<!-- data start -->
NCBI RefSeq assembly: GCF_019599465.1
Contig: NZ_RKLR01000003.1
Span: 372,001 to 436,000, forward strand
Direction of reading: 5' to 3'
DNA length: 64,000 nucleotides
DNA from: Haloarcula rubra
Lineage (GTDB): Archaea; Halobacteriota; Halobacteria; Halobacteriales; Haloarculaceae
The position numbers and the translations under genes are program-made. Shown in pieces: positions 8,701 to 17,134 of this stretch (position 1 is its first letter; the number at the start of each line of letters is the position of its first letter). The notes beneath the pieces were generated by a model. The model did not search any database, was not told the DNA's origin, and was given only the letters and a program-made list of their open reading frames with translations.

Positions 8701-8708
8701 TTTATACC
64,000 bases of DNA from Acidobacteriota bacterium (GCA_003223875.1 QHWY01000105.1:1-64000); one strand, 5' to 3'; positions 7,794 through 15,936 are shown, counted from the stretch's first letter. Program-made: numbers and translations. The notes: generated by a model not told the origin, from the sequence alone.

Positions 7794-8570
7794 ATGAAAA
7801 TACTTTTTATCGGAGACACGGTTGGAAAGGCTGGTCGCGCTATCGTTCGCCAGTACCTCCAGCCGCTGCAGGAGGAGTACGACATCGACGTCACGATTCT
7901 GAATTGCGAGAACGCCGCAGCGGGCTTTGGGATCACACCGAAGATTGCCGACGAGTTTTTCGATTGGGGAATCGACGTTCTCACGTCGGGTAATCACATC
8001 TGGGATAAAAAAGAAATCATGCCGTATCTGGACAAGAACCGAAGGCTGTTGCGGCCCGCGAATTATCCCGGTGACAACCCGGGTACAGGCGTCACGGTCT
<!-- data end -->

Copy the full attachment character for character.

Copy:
NCBI RefSeq assembly: GCF_019599465.1
Contig: NZ_RKLR01000003.1
Span: 372,001 to 436,000, forward strand
Direction of reading: 5' to 3'
DNA length: 64,000 nucleotides
DNA from: Haloarcula rubra
Lineage (GTDB): Archaea; Halobacteriota; Halobacteria; Halobacteriales; Haloarculaceae
The position numbers and the translations under genes are program-made. Shown in pieces: positions 8,701 to 17,134 of this stretch (position 1 is its first letter; the number at the start of each line of letters is the position of its first letter). The notes beneath the pieces were generated by a model. The model did not search any database, was not told the DNA's origin, and was given only the letters and a program-made list of their open reading frames with translations.

Positions 8701-8708
8701 TTTATACC
64,000 bases of DNA from Acidobacteriota bacterium (GCA_003223875.1 QHWY01000105.1:1-64000); one strand, 5' to 3'; positions 7,794 through 15,936 are shown, counted from the stretch's first letter. Program-made: numbers and translations. The notes: generated by a model not told the origin, from the sequence alone.

Positions 7794-8570
7794 ATGAAAA
7801 TACTTTTTATCGGAGACACGGTTGGAAAGGCTGGTCGCGCTATCGTTCGCCAGTACCTCCAGCCGCTGCAGGAGGAGTACGACATCGACGTCACGATTCT
7901 GAATTGCGAGAACGCCGCAGCGGGCTTTGGGATCACACCGAAGATTGCCGACGAGTTTTTCGATTGGGGAATCGACGTTCTCACGTCGGGTAATCACATC
8001 TGGGATAAAAAAGAAATCATGCCGTATCTGGACAAGAACCGAAGGCTGTTGCGGCCCGCGAATTATCCCGGTGACAACCCGGGTACAGGCGTCACGGTCT